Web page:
When the market is saturated with homes for sale, rent-to-own becomes a popular option. It solves several problems for both the buyer and the seller. Rent-to-own is a contract to buy, but the closing date has been extended a year or two into the future. The renter has plenty of time to line up financing, and the seller gets his mortgage payments covered with rent in the interim.
Lease Purchase vs. Lease Option
Many people confuse lease purchase–aka rent-to-own–with lease option. There is a big difference. Lease option gives the renter the option to buy the home. The renter is not agreeing to buy it, but if a contract is offered, he may have first right of refusal. In other words, he should produce financing and close on a loan, or make plans to move out. A lease purchase is a contract to buy with an extended closing date. The time is used to save a down payment or to line up acceptable financing.
The buyer in a rent-to-own situation can freeze the price on the home a year or two in advance of when he must close on the mortgage loan. In the contract, he can list payments that will be contributed toward a down payment or toward the sale price. He can move in and try out the neighborhood–and the school system–prior to buying. The extended closing date gives the buyer plenty of time to clear up credit issues or to save down payment money. In the event he does not get financing, however, any deposits he makes up front may be lost.
The seller has the advantage of having a renter who is responsible enough to want to buy the home; therefore, he will take good care of it. The rents the seller receives cover all or part of his monthly mortgage payment. The seller also can require a nonrefundable deposit to bind the contract. If, at the end of the rental period as spelled out in the contract, he is not able to close the sale, it can be renegotiated or terminated.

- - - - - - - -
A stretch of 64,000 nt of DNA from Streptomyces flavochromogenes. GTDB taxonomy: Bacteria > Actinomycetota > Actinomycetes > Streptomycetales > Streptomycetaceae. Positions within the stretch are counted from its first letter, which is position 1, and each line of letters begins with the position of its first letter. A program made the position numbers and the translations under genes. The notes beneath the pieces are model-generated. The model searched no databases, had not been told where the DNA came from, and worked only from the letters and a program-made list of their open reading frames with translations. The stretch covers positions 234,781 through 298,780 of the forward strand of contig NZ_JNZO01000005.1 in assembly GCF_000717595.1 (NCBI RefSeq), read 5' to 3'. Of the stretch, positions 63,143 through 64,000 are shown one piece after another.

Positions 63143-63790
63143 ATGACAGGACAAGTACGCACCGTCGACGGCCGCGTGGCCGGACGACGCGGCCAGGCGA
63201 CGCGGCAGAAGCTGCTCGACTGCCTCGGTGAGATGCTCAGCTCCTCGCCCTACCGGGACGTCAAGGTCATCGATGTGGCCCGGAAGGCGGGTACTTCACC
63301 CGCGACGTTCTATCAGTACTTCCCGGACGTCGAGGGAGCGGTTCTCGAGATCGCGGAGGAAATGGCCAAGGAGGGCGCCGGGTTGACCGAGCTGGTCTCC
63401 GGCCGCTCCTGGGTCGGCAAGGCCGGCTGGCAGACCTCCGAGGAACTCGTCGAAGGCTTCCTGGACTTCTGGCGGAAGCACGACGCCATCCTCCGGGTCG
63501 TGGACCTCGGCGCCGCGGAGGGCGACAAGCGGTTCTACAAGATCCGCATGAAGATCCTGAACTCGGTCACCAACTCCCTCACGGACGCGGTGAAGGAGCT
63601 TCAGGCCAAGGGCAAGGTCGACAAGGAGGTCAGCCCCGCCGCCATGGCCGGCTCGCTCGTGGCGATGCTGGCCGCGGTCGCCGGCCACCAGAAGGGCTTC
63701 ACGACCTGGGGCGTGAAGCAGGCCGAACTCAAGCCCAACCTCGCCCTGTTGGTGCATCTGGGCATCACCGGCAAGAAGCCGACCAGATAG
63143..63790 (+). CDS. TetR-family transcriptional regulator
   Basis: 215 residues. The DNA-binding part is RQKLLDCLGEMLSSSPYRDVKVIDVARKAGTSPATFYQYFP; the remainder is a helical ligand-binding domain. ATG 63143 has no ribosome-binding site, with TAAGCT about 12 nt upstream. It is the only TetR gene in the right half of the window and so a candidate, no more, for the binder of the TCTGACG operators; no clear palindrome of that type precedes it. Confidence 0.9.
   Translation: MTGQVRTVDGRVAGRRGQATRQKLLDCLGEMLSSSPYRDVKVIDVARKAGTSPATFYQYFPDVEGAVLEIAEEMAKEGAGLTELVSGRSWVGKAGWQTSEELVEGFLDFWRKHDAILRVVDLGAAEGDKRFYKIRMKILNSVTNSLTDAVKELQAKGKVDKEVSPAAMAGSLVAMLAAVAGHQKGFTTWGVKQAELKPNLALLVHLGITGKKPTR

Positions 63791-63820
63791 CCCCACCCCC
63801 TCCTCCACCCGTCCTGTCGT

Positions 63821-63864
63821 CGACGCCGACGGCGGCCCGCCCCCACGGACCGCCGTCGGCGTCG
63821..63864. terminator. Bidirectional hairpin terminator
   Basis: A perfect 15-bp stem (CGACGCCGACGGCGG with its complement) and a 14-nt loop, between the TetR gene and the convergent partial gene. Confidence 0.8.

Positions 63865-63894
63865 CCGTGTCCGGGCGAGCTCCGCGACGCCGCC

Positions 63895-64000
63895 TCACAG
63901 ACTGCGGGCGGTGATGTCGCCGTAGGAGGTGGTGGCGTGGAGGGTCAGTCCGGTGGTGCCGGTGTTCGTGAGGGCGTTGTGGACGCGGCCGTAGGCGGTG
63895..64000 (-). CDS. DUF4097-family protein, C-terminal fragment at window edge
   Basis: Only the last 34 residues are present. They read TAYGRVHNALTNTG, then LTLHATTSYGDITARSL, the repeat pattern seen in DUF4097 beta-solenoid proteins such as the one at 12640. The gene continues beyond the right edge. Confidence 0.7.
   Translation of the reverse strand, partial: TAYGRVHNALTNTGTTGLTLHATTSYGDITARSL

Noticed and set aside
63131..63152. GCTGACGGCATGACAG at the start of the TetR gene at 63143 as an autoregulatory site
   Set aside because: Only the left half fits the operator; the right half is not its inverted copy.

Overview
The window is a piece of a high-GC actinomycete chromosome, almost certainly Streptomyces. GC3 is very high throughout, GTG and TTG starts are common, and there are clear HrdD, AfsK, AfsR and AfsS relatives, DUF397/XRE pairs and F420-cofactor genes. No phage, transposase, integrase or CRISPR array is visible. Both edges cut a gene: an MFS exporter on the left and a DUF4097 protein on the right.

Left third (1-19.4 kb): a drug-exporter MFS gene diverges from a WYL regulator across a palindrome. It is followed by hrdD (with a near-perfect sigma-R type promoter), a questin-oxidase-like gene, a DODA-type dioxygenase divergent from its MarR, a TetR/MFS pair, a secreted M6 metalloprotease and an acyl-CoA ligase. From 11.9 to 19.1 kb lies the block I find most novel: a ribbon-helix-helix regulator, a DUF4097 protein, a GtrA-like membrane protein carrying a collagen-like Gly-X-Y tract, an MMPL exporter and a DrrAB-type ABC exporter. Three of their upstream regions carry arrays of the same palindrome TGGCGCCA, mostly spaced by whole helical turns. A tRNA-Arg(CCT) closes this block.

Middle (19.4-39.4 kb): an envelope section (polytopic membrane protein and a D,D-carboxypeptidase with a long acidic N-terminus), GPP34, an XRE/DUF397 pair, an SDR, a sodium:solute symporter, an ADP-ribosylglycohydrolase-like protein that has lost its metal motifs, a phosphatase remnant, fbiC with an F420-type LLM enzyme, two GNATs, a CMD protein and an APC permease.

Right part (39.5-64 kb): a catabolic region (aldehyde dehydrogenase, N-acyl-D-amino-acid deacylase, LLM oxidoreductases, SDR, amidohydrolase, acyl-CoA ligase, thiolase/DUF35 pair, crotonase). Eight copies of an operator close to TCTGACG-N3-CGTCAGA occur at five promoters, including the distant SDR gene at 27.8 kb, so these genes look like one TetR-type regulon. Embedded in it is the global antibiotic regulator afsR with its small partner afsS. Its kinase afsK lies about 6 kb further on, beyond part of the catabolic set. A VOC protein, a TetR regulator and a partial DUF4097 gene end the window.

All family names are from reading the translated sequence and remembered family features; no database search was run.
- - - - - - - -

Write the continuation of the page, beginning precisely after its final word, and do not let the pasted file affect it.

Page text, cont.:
When considering a lease purchase contract, take a look at your credit report to clear up any issues or to raise your credit score. Review the report for errors, duplications and outdated information. Dispute these items by contacting the customer service number on the report. Also, visit a mortgage lender and get pre-qualified for a loan. Even if you have no credit issues to clear up, debt ratios play a big part in mortgage approval. This meeting will show the amount of debt you can handle each month and still be approved for a mortgage. Down payments and loan types will be discussed, making you a well-informed future borrower.
Before paying any deposits, do homework to be sure the asking price is reasonable. Ask a real estate agent to do a “sold search” on the MLS to find what similar homes in the neighborhood are selling for. Have a real estate attorney do a title search for you to be sure the seller can pass clear title to you when you close on a mortgage loan. The attorney can also assist you with the contract. Make all payments to the seller in the form of checks. You must have absolute proof of timely rental payments to the seller, as well as proof of any deposits you made so that you can get credit for them from your mortgage lender. Hire an inspector to look over the home; he can ascertain any major construction issues. Major repairs should be negotiated with the seller before you sign a binding contract or pay a large deposit.